An American Tail: Fievel Goes West (1991)

“Just remember, Fievel – one man’s sunset is another man’s dawn. I don’t know what’s out there beyond those hills. But if you ride yonder… head up, eyes steady, heart open… I think one day you’ll find that you’re the hero you’ve been looking for.”**


I’m just going to come right out and say it: I like this one better than the first one. Yeah yeah, I know… the first one is the classic, and this one is like some stupid direct-to-video reject. But actually, it wasn’t. It was in theaters. I remember going to see this in theaters at the El Con Mall in Tucson with my dad (other people might have been there, I don’t remember). I remember loving it. I remember thinking that this was much better than the first one. It was finally a movie I understood (I tend to always seem to think I understand movies better if they’re set where I lived…), and one that I found hilarious.

 You might be wondering why I didn’t review this movie right after An American Tail. I have my reasons. An American Tail was directed by Don Bluth. Fievel Goes West did not have Don Bluth attached in any way at all: He didn’t write, he didn’t direct. As far as I can tell, he didn’t do anything with this movie. It was a Spielberg property. And I hate to say it, but I think this might be part of the reason this movie might be, arguably better.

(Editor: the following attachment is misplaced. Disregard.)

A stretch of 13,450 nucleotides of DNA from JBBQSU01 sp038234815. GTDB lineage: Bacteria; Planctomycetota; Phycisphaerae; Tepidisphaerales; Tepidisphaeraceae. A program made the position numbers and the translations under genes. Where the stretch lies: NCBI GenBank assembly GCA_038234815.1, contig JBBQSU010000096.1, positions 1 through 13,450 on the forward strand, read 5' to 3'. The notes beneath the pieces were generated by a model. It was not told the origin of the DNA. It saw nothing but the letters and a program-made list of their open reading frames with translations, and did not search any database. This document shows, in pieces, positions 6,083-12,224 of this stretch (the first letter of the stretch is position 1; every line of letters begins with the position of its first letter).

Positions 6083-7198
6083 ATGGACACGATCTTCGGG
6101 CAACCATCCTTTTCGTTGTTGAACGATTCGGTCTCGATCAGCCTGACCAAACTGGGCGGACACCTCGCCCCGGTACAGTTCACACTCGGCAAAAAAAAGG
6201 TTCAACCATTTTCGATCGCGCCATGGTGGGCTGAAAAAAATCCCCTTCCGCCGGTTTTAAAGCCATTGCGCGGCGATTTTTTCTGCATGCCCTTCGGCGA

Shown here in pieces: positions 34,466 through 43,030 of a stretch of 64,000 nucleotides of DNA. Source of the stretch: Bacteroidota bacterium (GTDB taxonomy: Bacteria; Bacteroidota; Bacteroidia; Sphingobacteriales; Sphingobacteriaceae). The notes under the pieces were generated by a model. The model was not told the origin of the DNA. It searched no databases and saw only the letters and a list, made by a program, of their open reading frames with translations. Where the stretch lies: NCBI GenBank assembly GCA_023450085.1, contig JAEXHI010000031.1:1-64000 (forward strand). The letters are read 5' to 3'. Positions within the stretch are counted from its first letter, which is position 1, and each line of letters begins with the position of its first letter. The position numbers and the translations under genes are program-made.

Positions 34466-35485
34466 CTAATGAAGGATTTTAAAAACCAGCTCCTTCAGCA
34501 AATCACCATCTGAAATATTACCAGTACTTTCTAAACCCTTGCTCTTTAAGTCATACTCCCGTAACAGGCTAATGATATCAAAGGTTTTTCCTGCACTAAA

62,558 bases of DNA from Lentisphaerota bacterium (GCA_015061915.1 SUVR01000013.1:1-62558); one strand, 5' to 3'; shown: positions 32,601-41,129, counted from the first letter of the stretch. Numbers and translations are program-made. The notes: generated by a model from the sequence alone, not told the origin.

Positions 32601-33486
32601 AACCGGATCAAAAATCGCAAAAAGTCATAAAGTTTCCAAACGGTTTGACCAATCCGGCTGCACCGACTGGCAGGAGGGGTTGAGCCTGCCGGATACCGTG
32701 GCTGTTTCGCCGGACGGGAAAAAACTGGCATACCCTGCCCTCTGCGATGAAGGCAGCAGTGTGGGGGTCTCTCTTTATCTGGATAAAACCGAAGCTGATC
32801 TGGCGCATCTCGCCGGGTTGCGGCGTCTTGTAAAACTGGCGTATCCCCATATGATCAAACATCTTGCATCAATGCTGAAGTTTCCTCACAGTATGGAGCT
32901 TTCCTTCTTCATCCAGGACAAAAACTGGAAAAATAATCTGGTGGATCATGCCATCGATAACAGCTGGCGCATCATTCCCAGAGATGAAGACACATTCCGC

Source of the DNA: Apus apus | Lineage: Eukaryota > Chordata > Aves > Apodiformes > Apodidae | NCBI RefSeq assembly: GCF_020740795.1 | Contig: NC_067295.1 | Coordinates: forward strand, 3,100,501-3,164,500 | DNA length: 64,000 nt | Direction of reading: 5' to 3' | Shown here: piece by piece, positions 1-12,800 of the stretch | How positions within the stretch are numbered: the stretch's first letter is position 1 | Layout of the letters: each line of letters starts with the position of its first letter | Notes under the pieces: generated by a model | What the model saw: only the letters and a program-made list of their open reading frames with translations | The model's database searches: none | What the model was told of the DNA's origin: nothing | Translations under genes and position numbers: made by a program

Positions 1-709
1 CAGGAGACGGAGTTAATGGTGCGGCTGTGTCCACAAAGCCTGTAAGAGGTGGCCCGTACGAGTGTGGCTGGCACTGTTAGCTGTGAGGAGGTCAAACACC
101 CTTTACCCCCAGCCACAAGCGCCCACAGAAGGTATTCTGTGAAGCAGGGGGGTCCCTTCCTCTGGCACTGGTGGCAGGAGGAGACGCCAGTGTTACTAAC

The story is honestly pretty much the same as the first movie. But instead of Manhattan, substitute in the old west. The family hears that things are much better out west and that cats are nice to mice, and decide to move. Fievel’s curiosity leads him to discover a horrible plan by the cats in which they are only being nice to them for a time, and will eat them all at once. Fievel is forced off the train by hench-tarantula Chula and gets lost AGAIN. He wanders the desert for a while, finds Tiger (who had gone after fievel to say goodbye) and then he makes his way to the village, where he is reunited with his family and he has to work to stop the plan by the cats. So it’s very similar, but there are enough differences to make this a stand-alone movie that you won’t just sit there and go “well this is exactly like the first one.”

 One of the great things about this movie is that, finally, we get to actually know the characters. Sure… we may not still know much about mom or dad, but Fievel’s sister Tanya actually has a storyline! We get to know what she wants to do when she grows up. We know her strengths, her insecurities, etc. It’s also nice because we also get to know Fievel a little bit more. In the first movie he just seemed a bit… dull. In this movie he’s fiesty, smart, and a typical little boy. He knows it’s up to him to save the mice and he’s not afraid to come face to face with the boss cat or the crazy Tarantula. 

 Tiger also gets a bit more character development, although I’m going to save his storyline for my complaints. But yeah, we get to know him a bit more, and get more of his humor, which in my opinion is great. He has a love interest, Ms. Kitty, that by no way takes center stage, but it’s nice to have. She also is a kinda cliche character (the old west saloon performer/whore…? Am I allowed to suggest that in a kid movie?) but lends some good advice to Tanya. All in all, it’s just good to see a few more storylines going around than just the one following Fievel. It’s refreshing, and I feel like I have gotten to know the characters a bit more.